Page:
When it comes to video formats, there are two that stand out: MKV and MP4.
In premise, one differs from the other substantially, even though an end-user might not be able to tell the difference when watching both, as they are equally capable of encoding and delivering video.
In this article, we will cover both in-depth, so that you can understand which serves what purpose and how they differ.
So keep reading to learn more about these video file formats.
About MKV – Matroska Multimedia Container
Matroska Multimedia Container has the file format of MKV. It’s an open-standard free format, which means it is free to use by anyone, anywhere. MKV is very similar to other formats, such as MP4, AVI, etc (they are all container formats). The most common extension for MMC is .mkv for videos with audio and subtitles. However, .mka is for audio-only files, .mk3d for stereoscopic video, and .mks for subtitle files only.
The term Matroska comes from Матрешка, which means nesting doll in Russian. The term is a play on the fact that container format is media within media. The format was first proposed in 2002, which makes it reasonably new.
Because of this, MKV has features that other formats do not. First and foremost, it supports many various codecs. Next, it supports features for several streams of video, audio, chapters, and subtitles.
Thus, a single file can show a movie that is dubbed in several languages. The biggest advantage of MKV is the support for AVC/H.264, which is not supported by AVI. This codec is used for HD playback.
However, the most common encoding in MKV is still x264. It’s an open version of H.264, which is the standard for today. It’s also commonly used in MP4 formats.
Because of the ability of a single file to have several streams of data, the size can be quite large. This is the only downside of the MKV format, which makes it less useful to the average user. However, due to the support of other features, MKV is still beneficial to professional users who need those options.
About MP4 – MPEG-4 Part 14
MPEG-4 Part 14 has the official extension of MP4. MPEG-4 is a definition of compression for visual digital and audio data. It was proposed in 1998 by the Moving Picture Experts Group (MPEG). It was developed for a group of video and audio formats with related technologies.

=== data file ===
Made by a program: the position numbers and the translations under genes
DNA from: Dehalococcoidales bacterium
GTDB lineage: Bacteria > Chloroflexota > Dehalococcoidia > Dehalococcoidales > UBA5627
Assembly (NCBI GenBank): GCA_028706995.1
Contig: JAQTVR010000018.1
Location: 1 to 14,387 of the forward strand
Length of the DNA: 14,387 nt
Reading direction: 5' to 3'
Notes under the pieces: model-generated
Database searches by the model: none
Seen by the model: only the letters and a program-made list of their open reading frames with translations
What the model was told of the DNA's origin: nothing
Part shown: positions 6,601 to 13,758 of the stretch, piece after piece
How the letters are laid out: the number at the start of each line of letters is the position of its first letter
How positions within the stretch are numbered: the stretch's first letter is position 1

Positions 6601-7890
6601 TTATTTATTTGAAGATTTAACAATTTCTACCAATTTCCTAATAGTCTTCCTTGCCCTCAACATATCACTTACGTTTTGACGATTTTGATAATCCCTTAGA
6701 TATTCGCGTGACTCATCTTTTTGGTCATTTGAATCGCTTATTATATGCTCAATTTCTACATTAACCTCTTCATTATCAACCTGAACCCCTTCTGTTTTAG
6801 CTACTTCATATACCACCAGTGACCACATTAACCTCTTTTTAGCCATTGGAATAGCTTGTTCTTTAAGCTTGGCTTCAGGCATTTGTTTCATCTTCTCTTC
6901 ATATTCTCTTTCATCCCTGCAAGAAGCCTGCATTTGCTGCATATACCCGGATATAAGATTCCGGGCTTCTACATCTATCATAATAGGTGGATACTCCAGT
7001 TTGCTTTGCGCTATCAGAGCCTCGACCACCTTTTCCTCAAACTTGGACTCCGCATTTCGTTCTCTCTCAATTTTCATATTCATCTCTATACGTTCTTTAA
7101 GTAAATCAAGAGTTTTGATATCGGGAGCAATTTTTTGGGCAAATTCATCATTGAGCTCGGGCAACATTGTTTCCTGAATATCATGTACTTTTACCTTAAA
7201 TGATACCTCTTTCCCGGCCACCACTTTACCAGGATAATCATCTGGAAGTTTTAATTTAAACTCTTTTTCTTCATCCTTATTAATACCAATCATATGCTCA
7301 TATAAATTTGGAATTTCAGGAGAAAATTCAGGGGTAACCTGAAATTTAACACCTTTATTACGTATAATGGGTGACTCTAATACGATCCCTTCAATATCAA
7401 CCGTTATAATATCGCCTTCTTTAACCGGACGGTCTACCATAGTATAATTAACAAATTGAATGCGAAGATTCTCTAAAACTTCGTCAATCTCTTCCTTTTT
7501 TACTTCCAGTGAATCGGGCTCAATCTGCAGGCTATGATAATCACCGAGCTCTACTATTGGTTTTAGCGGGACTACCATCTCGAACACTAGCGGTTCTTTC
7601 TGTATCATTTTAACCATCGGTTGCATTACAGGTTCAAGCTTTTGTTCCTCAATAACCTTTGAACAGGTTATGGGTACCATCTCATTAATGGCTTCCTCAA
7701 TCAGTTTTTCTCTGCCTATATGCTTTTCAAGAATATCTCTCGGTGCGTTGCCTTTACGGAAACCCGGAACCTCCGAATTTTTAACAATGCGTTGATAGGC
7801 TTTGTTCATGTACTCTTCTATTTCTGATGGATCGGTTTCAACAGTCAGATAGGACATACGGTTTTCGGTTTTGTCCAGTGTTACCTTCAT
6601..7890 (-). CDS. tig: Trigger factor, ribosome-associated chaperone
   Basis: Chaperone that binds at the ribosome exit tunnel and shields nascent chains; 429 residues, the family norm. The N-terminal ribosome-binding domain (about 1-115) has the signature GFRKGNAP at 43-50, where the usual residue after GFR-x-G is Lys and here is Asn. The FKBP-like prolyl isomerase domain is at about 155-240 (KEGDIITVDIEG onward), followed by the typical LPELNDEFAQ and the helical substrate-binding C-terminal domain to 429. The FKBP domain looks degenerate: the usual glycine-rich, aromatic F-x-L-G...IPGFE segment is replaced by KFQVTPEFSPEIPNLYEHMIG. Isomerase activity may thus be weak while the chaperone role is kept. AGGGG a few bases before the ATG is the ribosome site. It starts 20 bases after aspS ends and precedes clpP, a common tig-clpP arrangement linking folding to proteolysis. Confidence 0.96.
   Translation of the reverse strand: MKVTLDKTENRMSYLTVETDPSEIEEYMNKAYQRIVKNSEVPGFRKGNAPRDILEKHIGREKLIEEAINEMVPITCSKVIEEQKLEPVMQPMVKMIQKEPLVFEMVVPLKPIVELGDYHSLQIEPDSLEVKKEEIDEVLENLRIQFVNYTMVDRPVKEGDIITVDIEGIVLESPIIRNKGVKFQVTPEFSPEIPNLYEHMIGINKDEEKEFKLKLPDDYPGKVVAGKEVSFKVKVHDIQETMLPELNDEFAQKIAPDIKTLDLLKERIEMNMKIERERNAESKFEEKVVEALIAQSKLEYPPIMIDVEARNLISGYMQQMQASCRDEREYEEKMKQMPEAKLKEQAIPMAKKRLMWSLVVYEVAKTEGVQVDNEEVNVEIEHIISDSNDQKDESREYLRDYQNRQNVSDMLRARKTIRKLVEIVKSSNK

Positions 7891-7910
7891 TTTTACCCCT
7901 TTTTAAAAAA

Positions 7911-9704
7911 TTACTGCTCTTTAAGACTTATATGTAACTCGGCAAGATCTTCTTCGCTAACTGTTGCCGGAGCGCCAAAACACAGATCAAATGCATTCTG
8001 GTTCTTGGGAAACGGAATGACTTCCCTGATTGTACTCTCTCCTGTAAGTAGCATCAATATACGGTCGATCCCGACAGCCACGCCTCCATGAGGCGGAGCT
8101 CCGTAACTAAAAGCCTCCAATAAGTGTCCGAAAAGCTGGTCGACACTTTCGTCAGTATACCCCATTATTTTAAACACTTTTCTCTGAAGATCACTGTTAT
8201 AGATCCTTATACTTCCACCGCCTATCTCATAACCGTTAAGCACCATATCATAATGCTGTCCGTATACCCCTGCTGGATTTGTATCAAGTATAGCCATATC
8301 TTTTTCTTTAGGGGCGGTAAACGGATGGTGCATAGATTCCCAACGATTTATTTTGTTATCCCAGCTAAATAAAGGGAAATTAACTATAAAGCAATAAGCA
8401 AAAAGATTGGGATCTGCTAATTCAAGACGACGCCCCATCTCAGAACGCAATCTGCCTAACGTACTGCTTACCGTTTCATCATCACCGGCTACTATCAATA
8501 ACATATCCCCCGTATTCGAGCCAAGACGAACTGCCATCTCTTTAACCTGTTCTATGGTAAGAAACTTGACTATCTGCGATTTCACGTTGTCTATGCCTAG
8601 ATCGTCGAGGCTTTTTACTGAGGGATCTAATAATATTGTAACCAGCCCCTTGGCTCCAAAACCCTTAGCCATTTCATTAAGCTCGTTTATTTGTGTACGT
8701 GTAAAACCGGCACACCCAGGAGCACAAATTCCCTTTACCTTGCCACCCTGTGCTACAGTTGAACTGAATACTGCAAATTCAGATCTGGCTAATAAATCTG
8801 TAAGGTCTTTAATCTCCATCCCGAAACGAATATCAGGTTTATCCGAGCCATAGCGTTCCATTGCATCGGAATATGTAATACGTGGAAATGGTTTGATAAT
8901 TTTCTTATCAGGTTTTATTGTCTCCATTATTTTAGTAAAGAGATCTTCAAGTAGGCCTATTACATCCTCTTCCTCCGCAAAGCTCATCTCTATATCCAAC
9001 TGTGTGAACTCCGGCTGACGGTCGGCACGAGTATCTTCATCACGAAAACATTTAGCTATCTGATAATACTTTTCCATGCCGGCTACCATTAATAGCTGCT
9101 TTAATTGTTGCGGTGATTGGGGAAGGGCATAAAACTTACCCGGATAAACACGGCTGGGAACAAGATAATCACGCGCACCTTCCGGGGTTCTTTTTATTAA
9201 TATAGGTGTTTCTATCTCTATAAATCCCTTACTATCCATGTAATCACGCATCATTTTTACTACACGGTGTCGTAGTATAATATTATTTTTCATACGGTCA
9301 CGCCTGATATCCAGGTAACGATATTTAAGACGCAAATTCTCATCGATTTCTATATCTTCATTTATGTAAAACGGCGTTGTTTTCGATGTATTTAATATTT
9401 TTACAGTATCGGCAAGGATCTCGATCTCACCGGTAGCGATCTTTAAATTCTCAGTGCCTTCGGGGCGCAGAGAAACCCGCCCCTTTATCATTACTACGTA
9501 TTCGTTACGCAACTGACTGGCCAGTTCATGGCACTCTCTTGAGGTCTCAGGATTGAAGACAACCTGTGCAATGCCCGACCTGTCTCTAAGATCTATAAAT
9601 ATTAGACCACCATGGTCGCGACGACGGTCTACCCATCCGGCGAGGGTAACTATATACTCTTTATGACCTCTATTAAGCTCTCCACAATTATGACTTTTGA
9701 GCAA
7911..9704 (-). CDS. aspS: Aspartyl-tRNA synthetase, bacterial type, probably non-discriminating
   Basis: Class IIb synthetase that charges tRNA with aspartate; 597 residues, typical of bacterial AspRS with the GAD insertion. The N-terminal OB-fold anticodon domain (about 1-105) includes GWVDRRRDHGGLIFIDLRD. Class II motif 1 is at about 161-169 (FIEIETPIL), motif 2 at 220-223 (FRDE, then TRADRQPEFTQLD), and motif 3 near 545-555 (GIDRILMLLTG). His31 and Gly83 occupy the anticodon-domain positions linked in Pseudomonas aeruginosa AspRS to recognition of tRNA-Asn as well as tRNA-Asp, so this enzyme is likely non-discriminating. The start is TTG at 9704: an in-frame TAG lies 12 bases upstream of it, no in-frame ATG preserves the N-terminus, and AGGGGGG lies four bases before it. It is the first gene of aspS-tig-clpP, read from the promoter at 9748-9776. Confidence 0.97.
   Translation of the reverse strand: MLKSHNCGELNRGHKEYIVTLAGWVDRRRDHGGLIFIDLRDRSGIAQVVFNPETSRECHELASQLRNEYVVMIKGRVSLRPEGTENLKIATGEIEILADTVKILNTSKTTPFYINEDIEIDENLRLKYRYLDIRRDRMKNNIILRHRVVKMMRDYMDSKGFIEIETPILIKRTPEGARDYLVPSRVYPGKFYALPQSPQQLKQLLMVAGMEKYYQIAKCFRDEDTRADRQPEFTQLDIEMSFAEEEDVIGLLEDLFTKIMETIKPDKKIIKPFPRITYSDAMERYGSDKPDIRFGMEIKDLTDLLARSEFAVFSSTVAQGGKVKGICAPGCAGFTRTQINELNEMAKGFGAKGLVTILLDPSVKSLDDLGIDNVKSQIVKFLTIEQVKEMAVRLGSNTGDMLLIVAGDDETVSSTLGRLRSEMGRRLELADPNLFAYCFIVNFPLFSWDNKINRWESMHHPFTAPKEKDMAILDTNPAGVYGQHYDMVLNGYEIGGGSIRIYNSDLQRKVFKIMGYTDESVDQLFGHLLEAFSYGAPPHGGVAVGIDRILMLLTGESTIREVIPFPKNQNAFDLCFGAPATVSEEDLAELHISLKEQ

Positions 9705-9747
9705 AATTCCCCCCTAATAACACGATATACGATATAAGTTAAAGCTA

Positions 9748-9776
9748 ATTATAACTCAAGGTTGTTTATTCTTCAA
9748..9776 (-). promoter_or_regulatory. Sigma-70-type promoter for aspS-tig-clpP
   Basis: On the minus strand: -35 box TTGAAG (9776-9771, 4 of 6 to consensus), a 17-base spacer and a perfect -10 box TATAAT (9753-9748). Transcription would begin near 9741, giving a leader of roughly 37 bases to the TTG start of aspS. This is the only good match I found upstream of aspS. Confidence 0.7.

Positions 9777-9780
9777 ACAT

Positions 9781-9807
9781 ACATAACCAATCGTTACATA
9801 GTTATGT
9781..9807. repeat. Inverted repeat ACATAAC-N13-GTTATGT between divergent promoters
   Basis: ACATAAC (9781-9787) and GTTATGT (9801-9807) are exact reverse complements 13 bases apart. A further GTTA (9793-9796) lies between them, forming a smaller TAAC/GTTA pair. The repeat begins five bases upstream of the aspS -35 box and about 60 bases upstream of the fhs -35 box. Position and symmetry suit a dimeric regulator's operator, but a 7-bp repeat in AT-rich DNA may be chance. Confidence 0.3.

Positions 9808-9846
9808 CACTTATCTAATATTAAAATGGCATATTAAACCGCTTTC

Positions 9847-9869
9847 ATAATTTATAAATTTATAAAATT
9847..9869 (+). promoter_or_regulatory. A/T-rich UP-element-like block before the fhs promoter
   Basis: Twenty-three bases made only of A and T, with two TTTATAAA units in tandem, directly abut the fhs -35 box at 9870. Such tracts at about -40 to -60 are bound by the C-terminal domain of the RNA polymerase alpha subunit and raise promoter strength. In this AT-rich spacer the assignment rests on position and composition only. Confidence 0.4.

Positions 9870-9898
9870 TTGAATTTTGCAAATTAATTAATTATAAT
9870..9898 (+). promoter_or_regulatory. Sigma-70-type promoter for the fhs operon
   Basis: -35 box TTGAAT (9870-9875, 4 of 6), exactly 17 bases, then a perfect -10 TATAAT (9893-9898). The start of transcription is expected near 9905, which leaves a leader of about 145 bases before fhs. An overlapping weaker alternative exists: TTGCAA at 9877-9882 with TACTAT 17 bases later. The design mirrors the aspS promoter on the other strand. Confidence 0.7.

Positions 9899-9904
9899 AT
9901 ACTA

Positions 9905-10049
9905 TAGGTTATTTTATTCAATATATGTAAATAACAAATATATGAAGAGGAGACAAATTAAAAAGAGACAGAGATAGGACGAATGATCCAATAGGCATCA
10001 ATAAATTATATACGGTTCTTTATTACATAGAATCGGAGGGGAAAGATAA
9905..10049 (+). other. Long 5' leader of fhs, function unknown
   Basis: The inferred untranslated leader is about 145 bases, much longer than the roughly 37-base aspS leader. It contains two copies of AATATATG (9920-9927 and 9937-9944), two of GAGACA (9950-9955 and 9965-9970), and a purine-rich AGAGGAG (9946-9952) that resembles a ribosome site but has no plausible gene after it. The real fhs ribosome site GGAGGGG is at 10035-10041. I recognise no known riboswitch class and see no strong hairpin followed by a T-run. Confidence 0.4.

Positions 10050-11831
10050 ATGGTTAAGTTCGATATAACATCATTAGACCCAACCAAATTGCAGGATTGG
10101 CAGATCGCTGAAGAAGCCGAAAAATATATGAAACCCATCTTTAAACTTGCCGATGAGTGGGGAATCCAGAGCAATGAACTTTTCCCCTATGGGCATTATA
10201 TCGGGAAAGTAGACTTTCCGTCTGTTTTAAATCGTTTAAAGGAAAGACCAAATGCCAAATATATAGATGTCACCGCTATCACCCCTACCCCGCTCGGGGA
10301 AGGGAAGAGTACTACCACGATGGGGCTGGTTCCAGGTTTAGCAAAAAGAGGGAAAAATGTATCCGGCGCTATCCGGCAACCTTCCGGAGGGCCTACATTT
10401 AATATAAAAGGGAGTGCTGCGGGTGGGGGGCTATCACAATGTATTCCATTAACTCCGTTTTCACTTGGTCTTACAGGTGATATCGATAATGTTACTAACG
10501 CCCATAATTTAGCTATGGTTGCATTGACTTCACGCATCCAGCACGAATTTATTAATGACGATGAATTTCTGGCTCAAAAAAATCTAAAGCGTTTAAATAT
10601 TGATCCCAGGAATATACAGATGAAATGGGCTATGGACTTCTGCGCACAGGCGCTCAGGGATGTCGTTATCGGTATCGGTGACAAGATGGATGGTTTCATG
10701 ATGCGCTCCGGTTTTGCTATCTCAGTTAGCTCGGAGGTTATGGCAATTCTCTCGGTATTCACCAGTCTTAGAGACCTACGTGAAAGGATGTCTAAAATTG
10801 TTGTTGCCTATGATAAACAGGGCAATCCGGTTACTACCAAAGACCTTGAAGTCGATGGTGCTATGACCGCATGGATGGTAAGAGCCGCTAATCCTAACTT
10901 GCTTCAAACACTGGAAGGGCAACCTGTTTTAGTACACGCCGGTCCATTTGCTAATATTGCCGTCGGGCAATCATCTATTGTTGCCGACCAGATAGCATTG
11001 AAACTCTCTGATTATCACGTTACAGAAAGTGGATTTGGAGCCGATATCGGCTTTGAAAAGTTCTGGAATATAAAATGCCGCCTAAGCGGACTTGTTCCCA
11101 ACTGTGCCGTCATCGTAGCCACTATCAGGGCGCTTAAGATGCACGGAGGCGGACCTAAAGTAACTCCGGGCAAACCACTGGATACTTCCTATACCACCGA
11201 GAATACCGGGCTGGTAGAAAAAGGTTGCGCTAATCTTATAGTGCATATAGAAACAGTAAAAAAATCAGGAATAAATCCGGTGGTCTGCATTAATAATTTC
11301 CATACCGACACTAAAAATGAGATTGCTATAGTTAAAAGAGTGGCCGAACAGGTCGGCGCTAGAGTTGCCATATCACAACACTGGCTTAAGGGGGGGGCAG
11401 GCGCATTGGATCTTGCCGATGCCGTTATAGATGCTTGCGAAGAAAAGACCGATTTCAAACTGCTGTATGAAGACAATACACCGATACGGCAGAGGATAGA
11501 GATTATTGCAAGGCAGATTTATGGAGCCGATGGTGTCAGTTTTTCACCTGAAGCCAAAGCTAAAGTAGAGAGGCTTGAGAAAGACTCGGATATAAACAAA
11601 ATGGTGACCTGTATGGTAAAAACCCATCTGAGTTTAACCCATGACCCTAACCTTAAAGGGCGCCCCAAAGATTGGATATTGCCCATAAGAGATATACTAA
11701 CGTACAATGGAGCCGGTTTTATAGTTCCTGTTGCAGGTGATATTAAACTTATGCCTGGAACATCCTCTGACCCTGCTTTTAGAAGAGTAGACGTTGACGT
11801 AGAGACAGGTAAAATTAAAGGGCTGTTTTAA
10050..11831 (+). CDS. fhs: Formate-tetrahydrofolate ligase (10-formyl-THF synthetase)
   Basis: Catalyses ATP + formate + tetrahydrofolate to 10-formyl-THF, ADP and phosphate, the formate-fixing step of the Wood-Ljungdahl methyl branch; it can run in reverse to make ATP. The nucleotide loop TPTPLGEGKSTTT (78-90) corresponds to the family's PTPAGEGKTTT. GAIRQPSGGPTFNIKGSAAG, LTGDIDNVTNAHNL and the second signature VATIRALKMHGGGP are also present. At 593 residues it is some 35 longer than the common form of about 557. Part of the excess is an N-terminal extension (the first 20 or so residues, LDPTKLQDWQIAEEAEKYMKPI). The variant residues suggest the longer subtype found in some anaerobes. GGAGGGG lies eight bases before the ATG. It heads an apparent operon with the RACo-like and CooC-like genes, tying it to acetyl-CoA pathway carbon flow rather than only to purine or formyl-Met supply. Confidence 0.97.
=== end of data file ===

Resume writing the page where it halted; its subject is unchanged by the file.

MPEG-4 is used for compression of AV data, CD distribution, voice broadcast, and streaming media. Part 12 was developed by the Apple MOV file and resulted in Part 14, which in fact is the MP4 format.
This means it can be used to store video and audio data simultaneously. It can also be streamed over the web. MP4 uses specific codecs, such as Advanced Audio Coding that dictate how audio is compressed.
MP4 has no standard codec. Each MP4 file varies on the basis of the codec that is used for compression and video quality.
Thus, two files can be similar when using the same codec, or entirely different if using different codecs. MP4 can also store subtitles for a video file. MP4 has no concern for how the images are compressed and converted. It is simply concerned with how the data for the audio and video is stored within the file. MP4 can also have metadata, as well as Extensible Metadata Platform information.
Compatability of Platforms
MKV was a commitment to replacing AVI and devoted by a personal team. MP4 was committed to replacing MPG as an industry-standard for next-generation formats. As the standard, MP4 has better compatibility in playback devices and video editing software.
When uploading videos to YouTube, MP4 is of preference. That’s also why mobile devices make use of MP4 more often. You can play MP4 on a variety of portable devices, such as iPad, Android phones, iPhones, etc – without any limitation.
On a mobile device, if you have downloaded a third-party player, you might be able to play the MKV format.
The primary standard for MP4 is H.264/MPEG4/Xvid + MP3/AAC. MKV has FLAC lossless audio, which is better than any other audio format.
MP4 can support ALAC lossless, but it’s significantly less efficient than FLAC. MKV also supports subtitle customization via SSA/ASS, and selectable audio tracking. When ripping a CD, people always prefer to rip to MKV, because it can keep the tracks selectable, which MP4 cannot do.
That’s really useful for people who are ripping CDs to deliver to a broader audience and allow them to watch content in their native tongue.
Even though MKV has a greater file size than MP4, primarily because of audio tracks, subtitle tracks, and other features, this does not mean that the quality of MP4 is worse.
Because both are container formats, and they can be encapsulated the same audio and video, they are equally the same in many cases.
For instance, both can be encoded with x.264 and AAC, if the settings are equal in all retrospect, the audio and video quality will be entirely identical. In any case, you can always learn how to convert MKV to MP4.
Formats Done Right
Now that you know the differences between MKV and MP4, you are well on your way to determine which is better for you. In any regard, both serve a purpose and are great at doing so.
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